Dove is on a mission to normalize Black hair inclusion and end hair discrimination in gaming. On November 15, the brand, in partnership with the Open Source Afro Hair Library, is launching Code My Crown, a free online resource that offers a complete how-to guide for creating realistic, modern textured hair looks and protective styles in video games.

With a portfolio of 15 digital hairstyles designed by Black artists, the instructional guide is aimed at professional video game developers but is open to everyone to download for free, giving amateur coders and gaming enthusiasts full access to all the tools and information as well.

The lack of hair diversity in video games is one of the biggest frustrations for both players and gaming developers. Dove’s research found that 85% of Black gamers believe video games poorly represent textured hair, and that nine in 10 developers admit there is a lack of resources when it comes to coding natural/textured hair. Most developers say that they want to create more hair diversity in gaming, they just don’t know how to.

Compounding the issue is that the handful of textured hairstyles currently available to coders are mostly outdated looks that are often highly stereotypical, leading many Black players and developers to feel unwelcome in the gaming space.

Code My Crown aims to change all that by not only giving developers all the necessary tools to create realistic depictions of Black hair, but by creating a movement designed to empower more Black people to enter the gaming industry which would, in turn, fuel better representation overall in games and inspire more diversity throughout the entire gaming community.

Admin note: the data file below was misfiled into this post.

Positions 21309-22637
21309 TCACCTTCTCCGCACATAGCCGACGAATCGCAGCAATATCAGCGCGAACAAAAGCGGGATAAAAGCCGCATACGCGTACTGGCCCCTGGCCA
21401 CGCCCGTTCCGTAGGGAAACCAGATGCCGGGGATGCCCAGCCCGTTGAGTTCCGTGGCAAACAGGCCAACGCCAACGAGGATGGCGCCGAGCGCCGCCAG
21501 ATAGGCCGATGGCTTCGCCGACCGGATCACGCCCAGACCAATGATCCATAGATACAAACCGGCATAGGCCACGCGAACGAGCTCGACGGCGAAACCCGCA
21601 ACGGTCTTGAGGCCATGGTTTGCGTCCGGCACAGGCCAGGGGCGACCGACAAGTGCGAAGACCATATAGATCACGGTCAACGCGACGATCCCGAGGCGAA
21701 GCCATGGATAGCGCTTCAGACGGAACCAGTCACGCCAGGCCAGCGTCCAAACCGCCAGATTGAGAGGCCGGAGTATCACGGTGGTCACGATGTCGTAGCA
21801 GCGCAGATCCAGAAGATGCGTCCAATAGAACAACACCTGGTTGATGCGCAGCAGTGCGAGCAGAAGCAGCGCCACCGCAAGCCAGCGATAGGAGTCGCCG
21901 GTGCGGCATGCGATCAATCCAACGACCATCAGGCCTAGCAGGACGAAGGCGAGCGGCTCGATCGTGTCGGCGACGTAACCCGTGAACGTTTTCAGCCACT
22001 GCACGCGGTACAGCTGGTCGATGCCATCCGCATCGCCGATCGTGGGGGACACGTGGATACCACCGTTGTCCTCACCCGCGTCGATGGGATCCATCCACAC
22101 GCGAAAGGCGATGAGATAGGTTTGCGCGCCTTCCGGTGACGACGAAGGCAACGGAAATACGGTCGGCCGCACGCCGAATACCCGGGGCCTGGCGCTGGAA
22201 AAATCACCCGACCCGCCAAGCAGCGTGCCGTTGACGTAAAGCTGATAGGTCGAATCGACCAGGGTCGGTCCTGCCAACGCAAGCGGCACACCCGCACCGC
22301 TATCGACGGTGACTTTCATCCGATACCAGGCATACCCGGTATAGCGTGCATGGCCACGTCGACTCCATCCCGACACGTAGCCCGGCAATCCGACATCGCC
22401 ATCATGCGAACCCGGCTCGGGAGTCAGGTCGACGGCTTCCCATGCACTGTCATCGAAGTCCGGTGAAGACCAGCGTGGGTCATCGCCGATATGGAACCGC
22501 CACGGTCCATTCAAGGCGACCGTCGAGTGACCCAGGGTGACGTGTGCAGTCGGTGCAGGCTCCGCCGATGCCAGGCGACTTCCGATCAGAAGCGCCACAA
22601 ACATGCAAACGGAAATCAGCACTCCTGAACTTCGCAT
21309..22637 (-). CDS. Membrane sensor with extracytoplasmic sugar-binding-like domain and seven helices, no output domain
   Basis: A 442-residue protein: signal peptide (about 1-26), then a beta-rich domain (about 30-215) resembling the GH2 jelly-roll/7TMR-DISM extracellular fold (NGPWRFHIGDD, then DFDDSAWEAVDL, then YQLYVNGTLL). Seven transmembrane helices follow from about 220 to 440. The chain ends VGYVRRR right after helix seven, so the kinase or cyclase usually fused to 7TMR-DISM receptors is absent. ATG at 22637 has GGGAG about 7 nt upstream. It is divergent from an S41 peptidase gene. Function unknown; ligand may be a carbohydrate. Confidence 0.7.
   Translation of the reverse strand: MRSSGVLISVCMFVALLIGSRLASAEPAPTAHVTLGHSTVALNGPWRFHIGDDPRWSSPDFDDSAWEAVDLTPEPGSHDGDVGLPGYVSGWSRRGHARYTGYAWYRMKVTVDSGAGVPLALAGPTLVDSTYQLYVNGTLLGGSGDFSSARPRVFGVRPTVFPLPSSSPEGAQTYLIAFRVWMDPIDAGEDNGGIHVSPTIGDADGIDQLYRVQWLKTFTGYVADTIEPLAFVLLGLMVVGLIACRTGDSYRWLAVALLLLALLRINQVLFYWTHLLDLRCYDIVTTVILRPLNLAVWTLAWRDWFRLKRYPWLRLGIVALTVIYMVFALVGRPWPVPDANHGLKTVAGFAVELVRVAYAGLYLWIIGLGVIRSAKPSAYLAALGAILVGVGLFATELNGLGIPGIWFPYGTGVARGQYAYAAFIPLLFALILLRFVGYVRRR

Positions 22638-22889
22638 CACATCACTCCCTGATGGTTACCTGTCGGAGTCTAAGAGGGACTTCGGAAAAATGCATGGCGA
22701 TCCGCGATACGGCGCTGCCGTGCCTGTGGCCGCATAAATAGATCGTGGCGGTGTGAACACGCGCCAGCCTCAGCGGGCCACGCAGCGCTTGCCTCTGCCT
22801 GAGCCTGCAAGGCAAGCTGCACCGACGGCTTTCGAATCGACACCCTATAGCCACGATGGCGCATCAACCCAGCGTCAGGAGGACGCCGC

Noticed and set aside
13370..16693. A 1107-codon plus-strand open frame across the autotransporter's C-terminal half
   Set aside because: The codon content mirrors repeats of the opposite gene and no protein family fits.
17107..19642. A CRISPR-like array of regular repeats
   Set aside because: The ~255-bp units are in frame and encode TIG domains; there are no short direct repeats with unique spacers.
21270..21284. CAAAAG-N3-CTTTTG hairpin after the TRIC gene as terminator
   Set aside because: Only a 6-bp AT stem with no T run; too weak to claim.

To tackle this head on, Dove joined forces with the Open Source Afro Hair Library, an online database founded by Black media artist A.M. Darke that offers free, 3D modeled Black hair textures and styles designed by Black artists for use in video games, virtual reality, and other 3D media. Darke, an assistant professor of digital arts and new media at the University of California Santa Cruz, created the Open Source Afro Hair Library after her own experience a few years ago of trying to develop a video game and being shocked by how few textured hair assets were available for designing the game’s characters.

“I knew games had issues with representation and depicting Black hair, but I had no idea how deeply rooted the issue was until I began searching through massive online warehouses of digital objects and saw the racial stereotypes,” said Darke. “I saw completely offensive caricatures, like a Black man wearing a t-shirt with a watermelon on it. It was very upsetting to browse the digital representations of Black people and see almost no Black hair—and what was available was so regressive and problematic, like messy Locs or a stereotypical 1970s Afro. Video games and digital media are a space of fantasy, and I couldn’t understand why the virtual world was recreating the same social and cultural biases that exist in real life. So, I started putting out open calls on my social media to find Black 3D media artists who know Black hair intimately and could help start a database of textured hair assets.”

Word of Darke’s Open Source Afro Hair Library quickly spread. Dove got wind of the initiative and contacted Darke, who was inspired to partner with the brand when she learned that Dove co-created the CROWN Coalition which supports the passage of the CROWN Act, legislation that prohibits race-based hair discrimination in workplaces and schools (since the creation of the CROWN Act in 2019, laws have been passed in 23 states).